Ethernaut Level 18 - MagicNumber

Ethernaut Level 18 - MagicNumber

Analysis and solution for Ethernaut's Level 18 - MagicNumber, with Solidity and Foundry


This level wants us to provide it with a magic number that will magically solve the instance, but our code size should only be 10 opcodes.

To get through this level, we must know the fabled assembly. Let's dive in.


To solve this, there's a size restriction of 10 opcodes, i.e., 10 bytes since each opcode is 1 byte. Therefore, our solver should be of at most 10 bytes and it should return 42 (0x2a).

We need to write two sets of bytecodes:

  1. Initialization bytecode: It is responsible for preparing the contract and returning the runtime bytecode.
  2. Runtime bytecode: This is the actual code run after the contract creation. In other words, this contains the logic of the contract.

Let's look at the Runtime opcodes first. We are using Ethereum Docs for opcode reference.

Runtime Opcodes

We need to do the following steps to create our runtime opcode:

  1. Push and store our value (0x2a) in the memory

    To store the value, we'll use MSTORE(p, v) where p is the position or offset and v is the value. Since MSTORE expects the value to be already stored in the memory, we need to push it first using the PUSH1(value) opcode. We have to push both the value and the position where it'll be stored in the memory, therefore, we'll need 2 PUSH1 opcodes.

     1. 0x60 - PUSH1 --> PUSH(0x2a) --> 0x602a (Pushing 2a or 42)
     2. 0x60 - PUSH1 --> PUSH(0x80) --> 0x6080 (Pushing an arbitrary selected memory slot 80)
     3. 0x52 - MSTORE --> MSTORE --> 0x52 (Store value p=0x2a at position v=0x80 in memory)
  2. Return the stored value

    Once we are done with the PUSH and MSTORE, it's time to return the value using RETURN(p, s) where p is the offset or position of our data stored in the memory and s is the length/size of our stored data. Therefore, we'll again need 2 PUSH1 opcodes.

     1. 0x60 - PUSH1 --> PUSH(0x20) --> 0x6020 (Size of value is 32 bytes)
     2. 0x60 - PUSH1 --> PUSH(0x80) --> 0x6080 (Value was stored in slot 0x80)
     3. 0xf3 - RETURN --> RETURN --> 0xf3 (Return value at p=0x80 slot and of size s=0x20)

We can obtain the value of bytecodes from the Docs mentioned above. Our final runtime opcode will be: 602a60805260206080f3.

Initialization Opcode

Let's take a look at the initialization opcode needed. These will be responsible for loading our runtime opcodes in memory and returning it to the EVM.

To copy code, we need to use the CODECOPY(t, f, s) opcode which takes 3 arguments.

  • t: The destination offset where the code will be in memory. Let's save this to 0x00 offset.
  • f: This is the current position of the runtime opcode which is not known as of now.
  • s: This is the size of the runtime code in bytes, i.e., 602a60805260206080f3 - 10 bytes long.
1. 0x60 - PUSH1 --> PUSH(0x0a) --> 0x600a (`s=0x0a` or 10 bytes)
2. 0x60 - PUSH1 --> PUSH(0x??) --> 0x60?? (`f` - This is not known yet)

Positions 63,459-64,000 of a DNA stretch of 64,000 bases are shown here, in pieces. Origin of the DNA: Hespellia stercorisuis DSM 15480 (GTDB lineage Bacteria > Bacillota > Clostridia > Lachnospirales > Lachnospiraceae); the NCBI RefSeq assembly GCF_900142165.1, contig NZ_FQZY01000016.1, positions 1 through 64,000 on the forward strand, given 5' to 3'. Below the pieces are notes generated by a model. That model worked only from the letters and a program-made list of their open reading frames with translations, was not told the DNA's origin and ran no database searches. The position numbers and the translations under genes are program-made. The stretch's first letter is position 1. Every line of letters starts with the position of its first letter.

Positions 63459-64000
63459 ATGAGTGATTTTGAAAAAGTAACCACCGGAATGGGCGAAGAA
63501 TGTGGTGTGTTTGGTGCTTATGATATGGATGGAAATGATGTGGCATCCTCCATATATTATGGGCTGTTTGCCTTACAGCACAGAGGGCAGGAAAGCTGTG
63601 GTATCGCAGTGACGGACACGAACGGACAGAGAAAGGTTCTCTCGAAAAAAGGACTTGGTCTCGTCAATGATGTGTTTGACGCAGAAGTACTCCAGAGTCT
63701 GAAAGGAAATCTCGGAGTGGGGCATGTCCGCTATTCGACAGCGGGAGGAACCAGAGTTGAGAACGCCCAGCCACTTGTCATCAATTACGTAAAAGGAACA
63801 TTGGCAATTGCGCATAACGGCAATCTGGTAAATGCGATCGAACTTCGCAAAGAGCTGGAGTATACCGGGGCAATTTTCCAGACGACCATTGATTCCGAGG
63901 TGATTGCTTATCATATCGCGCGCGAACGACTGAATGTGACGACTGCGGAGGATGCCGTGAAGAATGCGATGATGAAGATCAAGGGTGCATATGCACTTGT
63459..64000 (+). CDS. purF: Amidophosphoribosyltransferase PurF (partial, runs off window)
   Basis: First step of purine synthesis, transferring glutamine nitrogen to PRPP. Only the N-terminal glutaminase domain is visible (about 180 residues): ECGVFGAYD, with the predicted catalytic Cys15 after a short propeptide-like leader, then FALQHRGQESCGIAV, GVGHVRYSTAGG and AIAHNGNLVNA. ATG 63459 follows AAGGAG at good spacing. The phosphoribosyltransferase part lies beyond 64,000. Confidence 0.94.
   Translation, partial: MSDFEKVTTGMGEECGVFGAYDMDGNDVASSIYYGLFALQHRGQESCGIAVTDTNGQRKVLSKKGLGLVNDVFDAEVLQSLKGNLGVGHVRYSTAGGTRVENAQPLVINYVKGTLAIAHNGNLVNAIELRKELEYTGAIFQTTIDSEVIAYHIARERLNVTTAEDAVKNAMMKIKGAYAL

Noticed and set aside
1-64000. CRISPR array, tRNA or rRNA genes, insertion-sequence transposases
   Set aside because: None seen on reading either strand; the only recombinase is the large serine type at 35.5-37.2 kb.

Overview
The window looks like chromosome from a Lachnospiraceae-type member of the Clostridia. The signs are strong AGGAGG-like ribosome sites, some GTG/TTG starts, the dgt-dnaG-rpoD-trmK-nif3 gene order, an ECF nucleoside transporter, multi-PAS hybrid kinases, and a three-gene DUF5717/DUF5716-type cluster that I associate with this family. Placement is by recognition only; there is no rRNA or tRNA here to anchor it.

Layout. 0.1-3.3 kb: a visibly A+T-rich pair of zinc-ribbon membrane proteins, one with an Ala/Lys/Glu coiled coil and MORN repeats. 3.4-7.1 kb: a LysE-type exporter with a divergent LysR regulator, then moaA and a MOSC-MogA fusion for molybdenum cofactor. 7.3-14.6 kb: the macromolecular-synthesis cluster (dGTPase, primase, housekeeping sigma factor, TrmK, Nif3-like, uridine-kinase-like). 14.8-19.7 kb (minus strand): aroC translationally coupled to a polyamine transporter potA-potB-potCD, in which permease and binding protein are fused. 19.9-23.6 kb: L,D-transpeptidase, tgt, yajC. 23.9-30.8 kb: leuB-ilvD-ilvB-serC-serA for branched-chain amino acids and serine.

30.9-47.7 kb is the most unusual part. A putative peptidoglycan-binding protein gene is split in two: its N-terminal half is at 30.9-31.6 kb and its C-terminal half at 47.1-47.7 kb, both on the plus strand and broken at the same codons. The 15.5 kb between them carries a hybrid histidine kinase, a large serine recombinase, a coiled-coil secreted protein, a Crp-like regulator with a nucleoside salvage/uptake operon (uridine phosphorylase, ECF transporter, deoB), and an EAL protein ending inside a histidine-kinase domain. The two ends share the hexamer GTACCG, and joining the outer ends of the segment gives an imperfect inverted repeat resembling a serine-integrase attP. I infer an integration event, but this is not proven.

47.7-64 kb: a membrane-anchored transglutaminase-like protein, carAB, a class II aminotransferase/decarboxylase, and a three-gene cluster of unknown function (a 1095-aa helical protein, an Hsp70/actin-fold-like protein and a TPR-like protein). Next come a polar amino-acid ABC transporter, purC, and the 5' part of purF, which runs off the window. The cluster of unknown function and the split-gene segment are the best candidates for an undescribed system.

3. 0x60 - PUSH1 --> PUSH(0x00) --> 0x6000 (`t=0x00` - arbitrary chosen memory location)
4. 0x39 - CODECOPY --> CODECOPY --> 0x39 (Calling the CODECOPY with all the arguments)

Now, to return the runtime opcode to the EVM:

1. 0x60 - PUSH1 --> PUSH(0x0a) --> 0x600a (Size of opcode is 10 bytes)
2. 0x60 - PUSH1 --> PUSH(0x00) --> 0x6000 (Value was stored in slot 0x00)
3. 0xf3 - RETURN --> RETURN --> 0xf3 (Return value at p=0x00 slot and of size s=0x0a)

The bytecode for the Initialization opcode will become 600a60__600039600a6000f3 which is 12 bytes in total. This means the missing value for the starting position for the runtime opcode f will be index 12 or 0x0c, making our final bytecode 600a600c600039600a6000f3.

Once we have both the bytecodes, we can combine them to get the final bytecode which can be used to deploy the contract. 602a60805260206080f3 + 600a600c600039600a6000f3 = 600a600c600039600a6000f3602a60505260206050f3

The Exploit

Here's what our exploit script looks like:

// SPDX-License-Identifier: MIT
pragma solidity ^0.6.0;

import "forge-std/Script.sol";
import "../instances/Ilevel18.sol";

contract POC is Script {

    MagicNum level18 = MagicNum(0x636f1d8922D192D9F3d894C89EA83f4d34921e1E);
    function run() external{
        bytes memory code = "\x60\x0a\x60\x0c\x60\x00\x39\x60\x0a\x60\x00\xf3\x60\x2a\x60\x80\x52\x60\x20\x60\x80\xf3";
        address solver;

        assembly {
            solver := create(0, add(code, 0x20), mload(code))

We are storing the bytecode generated above in a code parameter. Using assembly, we are creating a solver contract. The create opcode takes 3 inputs - value, offset, and length and returns an address of the deployed contract which is then passed into the setSolver() function of the Ethernaut's instance.

Let's execute the script using the following command:

forge script ./script/level18.sol --private-key $PKEY --broadcast --rpc-url $RPC_URL -vvvv

We can see that 10 bytes of code are generated on the new address. The instance can now be submitted to finish the level.


My Github Repository containing all the codes:

My article on setting up your workspace to get started with Ethernaut using Foundry and Solidity -


The contract's business logic and gas usage can heavily be customized by directly coding in the assembly language but it might also introduce a range of vulnerabilities so special attention must be paid before using it in production code.